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Vegetation History and Archaeobotany

, Volume 19, Issue 2, pp 91–101 | Cite as

Pollen dispersal and deposition characteristics of Abies alba, Fagus sylvatica and Pinus sylvestris, Roztocze region (SE Poland)

  • Anneli PoskaEmail author
  • Irena Agnieszka Pidek
Original Article

Abstract

Pinus sylvestris L., Abies alba Mill. and Fagus sylvatica L.—the significant forest forming tree species in Europe are important for palaeoecological interpretations based on the results of pollen analysis of fossil deposits. The potential pollen loading for Pinus sylvestris, Abies alba and Fagus sylvatica was modelled using simulated and actual vegetation maps, measured fall-speed values and pollen productivity estimates from the literature. The influx of fir pollen drops sharply with distance from the pollen source due to the high fall speed and moderate pollen productivity. The vast majority of Abies alba pollen is deposited within less than 50 m of the sampling site and a major proportion within 100 m. For beech the corresponding numbers would be 300 and 1,800 m, and for pine 1,000 and 4,500 m. The observed mean pollen accumulation rate (PAR) values for Pinus and Fagus were ca. 5,800 and 1,100 grains cm−2 year−1, respectively. In the case of Abies, the mean annual PAR for the whole region is ca. 700 grains cm−2 year−1. In SE Poland the regional signal is represented by PARs of Abies alba <200 grains cm−2 year−1 and of Fagus sylvatica <500 grains cm−2 year−1. The local presence/absence threshold values for Abies alba, Fagus sylvatica and Pinus sylvestris are >1,000 grains cm−2 year−1, >2,000 grains cm−2 year−1 and >3,500 grains cm−2 year−1 respectively.

Keywords

Pinus sylvestris Abies alba Fagus sylvatica Pollen loading Pollen accumulation rate (PAR) Characteristic pollen source area SE Poland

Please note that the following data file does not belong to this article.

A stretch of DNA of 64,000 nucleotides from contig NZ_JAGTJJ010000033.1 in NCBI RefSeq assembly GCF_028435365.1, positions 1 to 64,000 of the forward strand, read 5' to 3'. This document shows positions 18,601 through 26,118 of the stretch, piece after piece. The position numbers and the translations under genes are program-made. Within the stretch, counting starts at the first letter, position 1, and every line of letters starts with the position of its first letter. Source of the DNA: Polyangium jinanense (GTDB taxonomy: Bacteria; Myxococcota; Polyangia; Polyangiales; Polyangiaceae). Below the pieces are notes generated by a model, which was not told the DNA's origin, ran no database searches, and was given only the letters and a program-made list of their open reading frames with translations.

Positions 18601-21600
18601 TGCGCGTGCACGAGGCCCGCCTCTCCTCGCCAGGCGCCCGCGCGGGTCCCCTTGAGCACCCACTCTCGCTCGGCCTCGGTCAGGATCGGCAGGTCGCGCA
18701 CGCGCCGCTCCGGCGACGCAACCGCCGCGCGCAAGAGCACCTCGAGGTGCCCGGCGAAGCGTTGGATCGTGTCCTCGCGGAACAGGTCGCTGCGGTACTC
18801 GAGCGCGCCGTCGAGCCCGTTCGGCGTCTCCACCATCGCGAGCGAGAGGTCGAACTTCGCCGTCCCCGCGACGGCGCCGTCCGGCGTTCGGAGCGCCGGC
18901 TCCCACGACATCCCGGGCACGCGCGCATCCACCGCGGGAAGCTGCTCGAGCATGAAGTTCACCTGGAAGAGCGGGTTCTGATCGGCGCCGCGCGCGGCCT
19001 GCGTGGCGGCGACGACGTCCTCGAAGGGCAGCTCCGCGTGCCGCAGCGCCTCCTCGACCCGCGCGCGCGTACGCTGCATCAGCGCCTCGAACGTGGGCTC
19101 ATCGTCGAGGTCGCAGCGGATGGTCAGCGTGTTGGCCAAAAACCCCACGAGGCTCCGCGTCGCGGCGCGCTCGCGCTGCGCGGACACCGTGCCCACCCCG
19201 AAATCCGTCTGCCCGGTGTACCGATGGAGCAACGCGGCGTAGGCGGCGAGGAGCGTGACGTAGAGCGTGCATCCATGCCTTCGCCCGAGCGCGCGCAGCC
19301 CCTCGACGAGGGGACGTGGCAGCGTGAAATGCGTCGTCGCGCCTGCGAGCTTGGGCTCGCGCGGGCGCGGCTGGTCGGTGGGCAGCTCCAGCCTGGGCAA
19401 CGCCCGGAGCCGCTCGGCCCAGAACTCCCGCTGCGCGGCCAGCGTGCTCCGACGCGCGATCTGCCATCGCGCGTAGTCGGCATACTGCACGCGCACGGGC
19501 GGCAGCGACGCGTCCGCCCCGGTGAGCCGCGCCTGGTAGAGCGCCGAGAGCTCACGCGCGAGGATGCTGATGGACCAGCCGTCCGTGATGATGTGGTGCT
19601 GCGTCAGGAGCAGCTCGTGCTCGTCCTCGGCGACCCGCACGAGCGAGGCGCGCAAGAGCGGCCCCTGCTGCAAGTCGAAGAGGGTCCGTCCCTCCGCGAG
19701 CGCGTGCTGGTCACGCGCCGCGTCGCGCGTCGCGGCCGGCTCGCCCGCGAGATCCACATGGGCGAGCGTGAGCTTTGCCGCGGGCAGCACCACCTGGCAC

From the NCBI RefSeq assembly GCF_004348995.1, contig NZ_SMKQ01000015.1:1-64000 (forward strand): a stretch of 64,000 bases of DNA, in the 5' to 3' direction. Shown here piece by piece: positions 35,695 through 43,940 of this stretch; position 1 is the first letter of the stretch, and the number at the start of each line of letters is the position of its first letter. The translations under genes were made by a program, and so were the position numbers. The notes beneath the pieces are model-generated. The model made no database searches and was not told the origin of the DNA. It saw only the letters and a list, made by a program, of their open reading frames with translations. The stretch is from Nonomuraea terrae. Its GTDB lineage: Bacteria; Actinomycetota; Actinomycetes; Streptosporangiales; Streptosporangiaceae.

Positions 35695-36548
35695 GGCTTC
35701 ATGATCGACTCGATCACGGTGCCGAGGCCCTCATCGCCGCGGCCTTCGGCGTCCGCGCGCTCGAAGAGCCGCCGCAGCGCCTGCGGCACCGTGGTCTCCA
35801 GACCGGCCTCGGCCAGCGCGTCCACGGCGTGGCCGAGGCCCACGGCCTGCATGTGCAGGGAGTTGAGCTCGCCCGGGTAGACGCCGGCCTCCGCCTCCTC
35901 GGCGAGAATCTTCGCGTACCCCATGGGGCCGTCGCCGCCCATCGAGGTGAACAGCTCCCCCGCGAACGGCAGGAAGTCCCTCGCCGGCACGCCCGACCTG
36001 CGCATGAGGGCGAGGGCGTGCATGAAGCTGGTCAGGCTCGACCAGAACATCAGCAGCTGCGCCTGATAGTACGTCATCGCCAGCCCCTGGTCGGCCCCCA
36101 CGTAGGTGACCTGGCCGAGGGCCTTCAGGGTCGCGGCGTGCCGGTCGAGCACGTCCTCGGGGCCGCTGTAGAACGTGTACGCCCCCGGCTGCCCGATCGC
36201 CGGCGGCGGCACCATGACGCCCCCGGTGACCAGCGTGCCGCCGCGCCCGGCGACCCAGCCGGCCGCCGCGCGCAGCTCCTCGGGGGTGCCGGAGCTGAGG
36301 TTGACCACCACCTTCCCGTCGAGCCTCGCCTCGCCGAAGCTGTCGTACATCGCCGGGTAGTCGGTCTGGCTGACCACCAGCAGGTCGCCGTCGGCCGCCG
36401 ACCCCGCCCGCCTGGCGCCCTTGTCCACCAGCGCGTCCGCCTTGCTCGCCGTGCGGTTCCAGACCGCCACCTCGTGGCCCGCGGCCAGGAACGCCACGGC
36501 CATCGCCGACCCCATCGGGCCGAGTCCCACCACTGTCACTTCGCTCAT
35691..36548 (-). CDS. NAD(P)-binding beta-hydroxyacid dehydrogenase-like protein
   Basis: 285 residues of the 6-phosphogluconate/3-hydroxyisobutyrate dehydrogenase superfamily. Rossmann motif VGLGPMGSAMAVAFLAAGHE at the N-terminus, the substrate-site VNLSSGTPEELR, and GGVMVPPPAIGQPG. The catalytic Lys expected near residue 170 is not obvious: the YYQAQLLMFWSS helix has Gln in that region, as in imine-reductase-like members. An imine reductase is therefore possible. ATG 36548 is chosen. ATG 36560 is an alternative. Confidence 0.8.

Notes

Acknowledgements

The authors are especially grateful to Prof. Sheila Hicks, Prof. Marie-Jose Gaillard, Prof. Shinya Sugita, Dr. Jane Bunting and Dick Middleton for inspiring discussions and user-friendly software development. We are also thankful to anonymous referees for comments and suggestions, and to Drs. Heather Pardoe and R. Szava-Kovats for linguistic revision. The work was made possible by an agreement of cooperation between the Polish and Estonian Academies of Sciences. Financial support was provided by project no. N304 092 32/3590 by the Polish Ministry of Science and Higher Education (years 2007–2010), Estonian target funding projects SF0180048s08 and SF0332710s06, and ETF grant no. 6995.

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Copyright information

© Springer-Verlag 2009

Authors and Affiliations

  1. 1.Institute of GeologyTallinn University of TechnologyTallinnEstonia
  2. 2.Institute of GeologyUniversity of TartuTartuEstonia
  3. 3.Institute of Earth SciencesUniversity of Maria Curie-SkłodowskaLublinPoland

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